As of December 2013, there were 607,751 bridges in the U.S. national bridge inventory, and 181,095 of those bridges have steel superstructures. Fatigue cracking in steel bridge members is an issue that must be addressed in all structure maintenance programs. If a fatigue crack is allowed to grow and reach a critical length, fracture may occur with the possibility of structural failure of the member. Fatigue cracks may be caused by both in-plane and out-of-plane effects.
The vulnerability of a steel bridge superstructure to further damage depends on the loading conditions and crack locations. Immediate replacement of superstructure components with fatigue cracks is often not possible due to funding priorities, access, traffic, and environmental issues. Repair of fatigue cracking has been performed on numerous bridges.
Substantial research effort has previously been devoted to understanding the sources of fatigue-prone details and developing engineering solutions to prevent such cracking through enhanced design and construction practices. However, a significant portion of the existing bridge inventory comprises steel structures and systems that contain fatigue-cracked or fatigue-prone elements.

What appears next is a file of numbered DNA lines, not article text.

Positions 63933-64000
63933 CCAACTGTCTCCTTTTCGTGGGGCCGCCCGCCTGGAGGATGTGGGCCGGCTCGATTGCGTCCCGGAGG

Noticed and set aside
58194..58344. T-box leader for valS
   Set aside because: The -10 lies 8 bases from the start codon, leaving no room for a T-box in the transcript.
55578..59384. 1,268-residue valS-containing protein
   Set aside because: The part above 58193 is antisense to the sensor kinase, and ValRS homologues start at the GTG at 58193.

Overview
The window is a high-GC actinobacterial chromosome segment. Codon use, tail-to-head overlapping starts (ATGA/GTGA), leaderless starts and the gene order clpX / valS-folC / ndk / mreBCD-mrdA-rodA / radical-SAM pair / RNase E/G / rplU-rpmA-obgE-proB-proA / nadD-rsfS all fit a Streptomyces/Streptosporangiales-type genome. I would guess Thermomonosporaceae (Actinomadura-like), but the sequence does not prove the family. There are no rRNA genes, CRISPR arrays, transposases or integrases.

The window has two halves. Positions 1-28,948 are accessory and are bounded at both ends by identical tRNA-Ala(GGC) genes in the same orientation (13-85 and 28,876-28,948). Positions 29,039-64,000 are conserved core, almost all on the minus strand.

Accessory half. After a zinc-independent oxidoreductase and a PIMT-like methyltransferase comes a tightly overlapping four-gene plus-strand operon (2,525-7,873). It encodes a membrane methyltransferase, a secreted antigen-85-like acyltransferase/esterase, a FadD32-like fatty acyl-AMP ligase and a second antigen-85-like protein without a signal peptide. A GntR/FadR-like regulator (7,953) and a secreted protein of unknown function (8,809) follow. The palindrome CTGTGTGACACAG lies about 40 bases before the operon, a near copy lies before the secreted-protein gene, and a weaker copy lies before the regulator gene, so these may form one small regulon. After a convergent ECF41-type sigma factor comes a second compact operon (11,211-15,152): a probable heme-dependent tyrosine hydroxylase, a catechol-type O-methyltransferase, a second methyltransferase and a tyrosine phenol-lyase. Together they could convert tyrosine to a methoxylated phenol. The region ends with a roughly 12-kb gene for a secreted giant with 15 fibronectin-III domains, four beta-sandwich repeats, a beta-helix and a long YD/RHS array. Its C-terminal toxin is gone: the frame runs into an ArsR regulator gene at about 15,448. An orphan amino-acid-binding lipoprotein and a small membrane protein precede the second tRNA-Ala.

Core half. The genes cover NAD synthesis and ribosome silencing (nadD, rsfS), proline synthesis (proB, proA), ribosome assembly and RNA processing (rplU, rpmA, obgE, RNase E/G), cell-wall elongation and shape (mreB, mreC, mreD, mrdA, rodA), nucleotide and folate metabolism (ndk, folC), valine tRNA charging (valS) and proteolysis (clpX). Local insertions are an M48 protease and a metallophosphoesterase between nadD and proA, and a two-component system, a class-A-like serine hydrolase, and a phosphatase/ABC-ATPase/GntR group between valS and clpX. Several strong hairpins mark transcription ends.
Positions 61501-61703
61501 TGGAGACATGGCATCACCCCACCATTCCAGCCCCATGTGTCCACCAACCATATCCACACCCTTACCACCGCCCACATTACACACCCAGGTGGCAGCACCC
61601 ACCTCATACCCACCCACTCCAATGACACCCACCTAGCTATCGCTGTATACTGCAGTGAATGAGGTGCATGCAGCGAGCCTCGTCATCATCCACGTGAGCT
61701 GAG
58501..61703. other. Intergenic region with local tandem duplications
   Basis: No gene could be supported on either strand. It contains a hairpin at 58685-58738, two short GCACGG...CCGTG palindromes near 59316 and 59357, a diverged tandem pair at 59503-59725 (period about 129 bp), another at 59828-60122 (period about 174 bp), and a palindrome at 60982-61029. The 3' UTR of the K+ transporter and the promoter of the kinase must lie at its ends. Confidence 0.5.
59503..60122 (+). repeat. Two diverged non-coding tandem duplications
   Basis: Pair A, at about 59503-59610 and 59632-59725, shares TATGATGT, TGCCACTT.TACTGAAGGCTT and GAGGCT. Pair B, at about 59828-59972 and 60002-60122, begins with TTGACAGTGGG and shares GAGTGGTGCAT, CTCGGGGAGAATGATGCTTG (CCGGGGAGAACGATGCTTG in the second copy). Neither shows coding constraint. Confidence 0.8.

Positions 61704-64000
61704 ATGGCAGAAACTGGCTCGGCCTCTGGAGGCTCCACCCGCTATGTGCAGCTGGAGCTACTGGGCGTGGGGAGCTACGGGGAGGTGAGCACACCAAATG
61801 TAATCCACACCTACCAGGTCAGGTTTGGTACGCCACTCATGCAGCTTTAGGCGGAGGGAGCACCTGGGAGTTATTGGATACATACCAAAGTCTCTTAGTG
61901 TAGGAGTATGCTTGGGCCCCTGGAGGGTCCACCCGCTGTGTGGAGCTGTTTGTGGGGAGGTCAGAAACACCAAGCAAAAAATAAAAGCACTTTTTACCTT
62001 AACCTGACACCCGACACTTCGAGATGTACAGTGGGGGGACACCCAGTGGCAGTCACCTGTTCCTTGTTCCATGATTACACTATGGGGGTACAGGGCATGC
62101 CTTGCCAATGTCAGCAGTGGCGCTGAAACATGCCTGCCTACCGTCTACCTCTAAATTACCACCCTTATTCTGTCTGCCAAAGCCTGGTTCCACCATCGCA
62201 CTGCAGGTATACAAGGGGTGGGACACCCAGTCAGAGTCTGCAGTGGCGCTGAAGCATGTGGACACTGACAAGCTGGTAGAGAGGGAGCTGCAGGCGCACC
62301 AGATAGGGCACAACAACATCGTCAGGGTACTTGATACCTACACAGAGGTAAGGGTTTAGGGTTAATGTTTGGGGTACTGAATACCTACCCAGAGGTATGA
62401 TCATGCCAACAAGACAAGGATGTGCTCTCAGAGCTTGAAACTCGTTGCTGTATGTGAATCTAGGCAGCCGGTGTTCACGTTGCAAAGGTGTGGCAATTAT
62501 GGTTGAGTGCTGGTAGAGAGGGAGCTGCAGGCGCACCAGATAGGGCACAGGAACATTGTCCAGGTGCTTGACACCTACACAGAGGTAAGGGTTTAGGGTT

Bridge Preservation and Bridge Maintenance Engineers and Practitioners would benefit from a summary of current transportation agency and industry practices and procedures used to repair fatigue cracks in existing steel bridges, and the effectiveness of the various repair methods in mitigating further growth of existing fatigue cracks.
The objective of this project was to develop proposed AASHTO guidelines for maintenance actions to address fatigue cracking in steel bridges. The proposed guidelines covers as a minimum: repair procedures and detailing, and includes maintenance and preservation actions to mitigate further growth of existing fatigue cracks in steel bridges.
Agency's final report was submitted to AASHTO SCOBS, T-14 Structural Steel Design. Please be aware that the file is too large and will take time for downloading it. (NCHRP Staff: W. Dekelbab)